Building a Great Email Schema | Part 1: What kind of data?

Email is awesome. It’s one of the few mediums where we can get close to that sacred one-to-one level of communication. You know what’s not awesome? Being blasted, whether by an email, or something else.

Email marketing remains the best digital marketing channel for return on investment, according to the Data & Marketing Association’s 2017 Study —Forbes

When I hear marketers talk about email blasts it makes me cringe because it implies, right or wrong, that they’re not taking the time to build highly targeted audiences to leverage the opportunity for the one-to-one nature of email. In digital marketing, it all starts with data. The more you collect, store, and process, the better off you’ll be when you’re ready to use that data as the foundation to one to one messaging.

To capitalize on the power of email as a medium, we have to start with a well defined schema – or predetermined set of attributes and associated values (a.k.a. the data) by which we’d want to segment our audience – so we’re not blasting them, but rather gently showering them with highly relevant content. Now because you’ve taken the time to follow your customer through their experience with your product or service, you have some inkling of what type of data you might want to include in your schema.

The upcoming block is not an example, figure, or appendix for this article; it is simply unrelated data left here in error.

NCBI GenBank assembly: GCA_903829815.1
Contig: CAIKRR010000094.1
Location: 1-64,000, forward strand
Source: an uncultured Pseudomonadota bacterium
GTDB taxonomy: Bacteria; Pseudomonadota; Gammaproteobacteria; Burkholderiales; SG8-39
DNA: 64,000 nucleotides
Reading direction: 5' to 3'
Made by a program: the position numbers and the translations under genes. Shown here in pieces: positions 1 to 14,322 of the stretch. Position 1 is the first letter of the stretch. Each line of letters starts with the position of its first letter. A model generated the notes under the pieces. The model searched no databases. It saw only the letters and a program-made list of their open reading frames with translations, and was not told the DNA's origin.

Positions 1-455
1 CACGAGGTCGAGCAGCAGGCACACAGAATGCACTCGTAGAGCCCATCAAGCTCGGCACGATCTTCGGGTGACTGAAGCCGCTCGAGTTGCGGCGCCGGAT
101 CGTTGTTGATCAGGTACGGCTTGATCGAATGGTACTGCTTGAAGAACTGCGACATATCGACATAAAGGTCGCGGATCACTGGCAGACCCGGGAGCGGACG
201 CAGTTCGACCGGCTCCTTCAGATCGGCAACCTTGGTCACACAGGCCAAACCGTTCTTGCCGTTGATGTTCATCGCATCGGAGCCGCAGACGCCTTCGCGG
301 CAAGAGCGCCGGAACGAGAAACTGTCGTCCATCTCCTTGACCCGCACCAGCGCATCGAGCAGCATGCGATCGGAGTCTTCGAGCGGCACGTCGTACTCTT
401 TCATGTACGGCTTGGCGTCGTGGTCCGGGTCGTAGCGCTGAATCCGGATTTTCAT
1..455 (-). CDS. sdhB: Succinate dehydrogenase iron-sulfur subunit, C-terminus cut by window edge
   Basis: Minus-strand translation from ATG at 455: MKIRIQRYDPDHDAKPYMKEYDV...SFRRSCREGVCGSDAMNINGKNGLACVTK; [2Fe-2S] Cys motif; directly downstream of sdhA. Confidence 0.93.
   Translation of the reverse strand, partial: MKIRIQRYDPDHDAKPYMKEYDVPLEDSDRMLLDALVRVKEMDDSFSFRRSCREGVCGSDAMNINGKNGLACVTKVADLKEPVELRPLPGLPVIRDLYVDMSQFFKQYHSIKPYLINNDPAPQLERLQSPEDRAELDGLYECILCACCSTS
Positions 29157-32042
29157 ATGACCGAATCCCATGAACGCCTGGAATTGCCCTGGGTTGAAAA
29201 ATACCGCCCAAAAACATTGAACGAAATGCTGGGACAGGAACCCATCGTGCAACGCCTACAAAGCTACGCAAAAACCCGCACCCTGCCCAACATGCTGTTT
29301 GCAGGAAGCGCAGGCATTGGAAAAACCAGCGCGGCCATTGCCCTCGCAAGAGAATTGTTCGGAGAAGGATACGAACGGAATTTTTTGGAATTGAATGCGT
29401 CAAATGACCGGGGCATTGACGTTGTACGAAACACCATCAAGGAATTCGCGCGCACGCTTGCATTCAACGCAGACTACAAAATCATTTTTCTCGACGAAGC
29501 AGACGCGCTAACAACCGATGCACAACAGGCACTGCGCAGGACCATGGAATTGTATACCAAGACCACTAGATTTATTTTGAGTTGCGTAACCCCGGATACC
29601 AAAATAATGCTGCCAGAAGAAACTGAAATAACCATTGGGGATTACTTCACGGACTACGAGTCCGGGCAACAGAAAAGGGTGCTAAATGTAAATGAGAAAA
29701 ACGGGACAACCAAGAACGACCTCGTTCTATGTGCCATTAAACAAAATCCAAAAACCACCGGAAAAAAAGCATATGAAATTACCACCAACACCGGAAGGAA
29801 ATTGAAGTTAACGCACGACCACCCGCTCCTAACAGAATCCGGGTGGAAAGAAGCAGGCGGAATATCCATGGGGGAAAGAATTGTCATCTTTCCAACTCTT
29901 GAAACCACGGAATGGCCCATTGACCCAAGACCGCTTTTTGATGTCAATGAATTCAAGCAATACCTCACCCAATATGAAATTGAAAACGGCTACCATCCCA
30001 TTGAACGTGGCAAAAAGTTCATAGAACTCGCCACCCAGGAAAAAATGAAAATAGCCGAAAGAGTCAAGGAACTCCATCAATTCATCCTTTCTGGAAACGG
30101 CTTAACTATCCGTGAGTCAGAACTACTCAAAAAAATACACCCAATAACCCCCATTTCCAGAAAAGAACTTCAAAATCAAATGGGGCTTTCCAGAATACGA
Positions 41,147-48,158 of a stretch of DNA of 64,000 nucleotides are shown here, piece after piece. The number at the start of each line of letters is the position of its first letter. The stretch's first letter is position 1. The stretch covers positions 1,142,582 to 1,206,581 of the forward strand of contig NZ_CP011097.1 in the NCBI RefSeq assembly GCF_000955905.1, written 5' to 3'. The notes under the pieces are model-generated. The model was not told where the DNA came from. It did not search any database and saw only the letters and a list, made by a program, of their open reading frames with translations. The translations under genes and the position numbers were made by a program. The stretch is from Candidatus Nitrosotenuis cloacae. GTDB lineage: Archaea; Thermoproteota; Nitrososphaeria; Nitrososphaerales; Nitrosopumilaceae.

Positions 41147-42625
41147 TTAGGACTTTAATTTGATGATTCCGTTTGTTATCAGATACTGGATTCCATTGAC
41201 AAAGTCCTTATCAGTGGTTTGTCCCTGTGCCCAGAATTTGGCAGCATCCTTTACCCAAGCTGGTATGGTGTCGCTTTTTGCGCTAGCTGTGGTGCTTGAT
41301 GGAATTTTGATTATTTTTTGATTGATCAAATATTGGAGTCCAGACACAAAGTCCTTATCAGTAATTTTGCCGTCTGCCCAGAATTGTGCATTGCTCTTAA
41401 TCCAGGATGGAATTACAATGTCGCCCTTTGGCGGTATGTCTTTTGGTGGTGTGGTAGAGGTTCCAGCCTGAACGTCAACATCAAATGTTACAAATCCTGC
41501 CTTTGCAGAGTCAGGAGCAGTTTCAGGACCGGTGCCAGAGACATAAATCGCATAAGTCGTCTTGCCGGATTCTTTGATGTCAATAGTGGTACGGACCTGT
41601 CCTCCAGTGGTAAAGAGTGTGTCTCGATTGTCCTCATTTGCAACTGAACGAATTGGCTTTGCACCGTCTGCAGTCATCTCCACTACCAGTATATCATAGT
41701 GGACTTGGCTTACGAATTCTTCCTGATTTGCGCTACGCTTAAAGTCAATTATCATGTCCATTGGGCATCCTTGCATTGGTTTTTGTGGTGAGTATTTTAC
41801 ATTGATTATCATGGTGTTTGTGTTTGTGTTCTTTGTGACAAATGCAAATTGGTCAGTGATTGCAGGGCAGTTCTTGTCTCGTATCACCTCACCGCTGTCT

Think about it this way – there are two types of information you get from a user, both of which are important to your schema – explicit data and implicit data. Think of explicit data as the data that a user enters in their profile. They’re explicitly sharing the information with your business through your interface. Implicit data on the other hand, is data your business can infer from behavior. For example, if a user begins browsing products in a similar category, but doesn’t buy one, you can infer that they’re in the market for said item, despite the fact that they didn’t explicitly tell you as much in their profile. The key to unlocking the explicit and implicit data have depends on whether you store that information.

Segmented email campaigns have an open rate that is 14.32% higher than non-segmented campaigns —MailChimp

Let’s try on an example, see how it fits. Take your electronic medical record (EMR) – the digital repository of your medical history. There are explicit pieces of information you share for your EMR when you first see a doctor – name, DOB, things like this. Then over time your doctor adds notes to your EMR about your symptoms and supplements those notes with details he or she concludes based on his or her experience – implicit details if you will. Then let’s say you have to switch doctors. You can request a transfer of your EMR which is great, but the record is only as good as the information stored in it.

It’s the same with your email data! Consider explicit and implicit data points when starting to plan out your schema. Find out how data is stored and map those data points to the customer journey to make sure they’re telling you something of value that you can then act upon – i.e. when to send a highly targeted, hyper relevant email.

In the next part, we’ll discuss attributes and their values.

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